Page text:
Investors with $31 trillion pressure firms on climate change
Rhett A. Butler, mongabay.com
February 1, 2006
A group of 211 institutional investors with assets of $31 trillion under management is writing to 1,933 of the world’s largest public companies asking for the disclosure of investment-relevant information concerning their greenhouse gas emissions.
This is the fourth such annual request by the Carbon Disclosure Project, a coalition of institutional investors concerned about the impact of greenhouse gas emissions on their bottom line. The shareholders want to know how companies are preparing for both the effects of climate change and changes in emissions policy.
Last year’s request for information–sent to 500 firms–had a 70 percent response rate, up from 59% in year 2 and 47% in year 1. OF the respondents, more than 90 percent said climate change as posed commercial risks and/or opportunities to their business, while 86 percent reported allocating management responsibility for climate change. 63% of the companies were taking steps to assess their climate risk and institute strategies to reduce greenhouse gas emissions.
The newest request (2006) will include 500 of the largest companies in the USA based on market capitalization (S&P 500), 258 of the world’s largest electric utilities, 300 of the largest emitters in Canada, 200 of the largest companies in Germany, 150 of the largest companies in Japan, 150 of the largest companies in Australia and New Zealand, 120 of the largest companies in France, 100 of the largest companies in the UK, 50 of the largest companies in Brazil, and 40 of the largest companies in Asia outside of Japan.
Commenting on the information request, Paul Dickinson, the Carbon Disclosure Project Coordinator, said:
New York-based banking giant J.P. Morgan Chase & Co. joined the ranks of a select group of firms in the financial sector who have adopted environment policies with an increased focus on more ecologically responsible business practices. This move signals a larger trend and is indicative of the current state of the marketplace as well as that of the government
A new report by Friends of the Earth shows that America’s property and casualty insurers are doing a very poor job in disclosing climate change-related risks in their SEC filings on material risks facing the firms. Only 5 companies out of the 106 surveyed referenced climate change issues in their SEC reporting, despite the growing body of evidence that climate change will produce increasingly intense storms.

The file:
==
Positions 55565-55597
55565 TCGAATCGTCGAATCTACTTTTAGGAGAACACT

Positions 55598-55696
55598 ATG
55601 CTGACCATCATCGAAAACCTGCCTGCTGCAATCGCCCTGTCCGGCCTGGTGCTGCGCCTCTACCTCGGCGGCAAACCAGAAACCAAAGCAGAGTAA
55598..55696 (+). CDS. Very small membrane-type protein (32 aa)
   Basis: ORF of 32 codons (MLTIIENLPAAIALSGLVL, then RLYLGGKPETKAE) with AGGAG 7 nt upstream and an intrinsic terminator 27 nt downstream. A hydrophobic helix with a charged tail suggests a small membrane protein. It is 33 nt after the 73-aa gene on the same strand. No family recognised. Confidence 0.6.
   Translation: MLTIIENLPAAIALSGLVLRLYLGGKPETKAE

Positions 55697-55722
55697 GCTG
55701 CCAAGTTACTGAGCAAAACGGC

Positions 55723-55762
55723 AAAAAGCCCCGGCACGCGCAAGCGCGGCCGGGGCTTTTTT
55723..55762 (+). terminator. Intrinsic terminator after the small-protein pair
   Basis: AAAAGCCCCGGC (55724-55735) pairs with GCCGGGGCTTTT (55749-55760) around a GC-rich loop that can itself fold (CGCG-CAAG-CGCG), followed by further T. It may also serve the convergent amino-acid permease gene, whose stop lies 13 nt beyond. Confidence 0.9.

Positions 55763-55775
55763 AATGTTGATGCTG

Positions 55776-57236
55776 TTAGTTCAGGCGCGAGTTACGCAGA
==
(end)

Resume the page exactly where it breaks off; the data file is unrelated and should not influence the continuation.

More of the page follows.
The Rainforest Action Network (RAN) today issued a release commending Goldman Sachs for becoming the first global investment bank to adopt a comprehensive environmental policy. The policy acknowledges the scientific consensus on climate change and calls for urgent action by public policy makers and federal regulators to reduce greenhouse gas emissions.
Companies which contribute to climate change will increasingly face legal action according to a U.N.-sponsored report accounced last week but scheduled for release in March 2006. London-based law firm Freshfields is working with Dutch bank ABN Amro to produce the U.N. report which aims to encourage investors to address environmental, social and governance issues in their investment decisions. Below is the news released from UNEP
“The numerous indications of accelerating human induced climate change make it clear that there are business risks and opportunities that have implications for the value of investments in corporations worldwide. Examples include changes in weather patterns; political and regulatory momentum moving against significant carbon emitters; the development of emissions-sensitive technologies, products and services superseding those existing today; and shifts in consumer sentiment due to a corporation’s stance on climate change.
This makes it necessary for investors to improve their understanding of climate change risks and opportunities. The data to assess these issues is not always available, sometimes lacks comparability or is of poor quality. The Carbon Disclosure Project aims to encourage the development of a common emissions measurement methodology and to facilitate its integration into general investment analysis. The signatories recognize that companies face pressure to comply with constant demands for information and so have joined in this single call for information to reduce the number of requests.”
The recipient corporations have been asked to respond within four months and the information received will be distributed to participating institutional investors and companies that respond to the questionnaire. The summarized reports will be made publicly available at www.cdproject.net in September 2006.
Already, corporations are adopting responses to climate change. In early 2006, General Electric (GE), one of the world’s largest corporations, announced a new push for environmental technologies, one that would both promote the development of new products and services as well as reducing the company’s impact on the environment. Under the initiative, every GE business unit will have to cut its output of carbon dioxide to meet strict internal targets, while research spending on clean products will be more than doubled by 2010.
This is a modified news release from the Wildlife Conservation Society.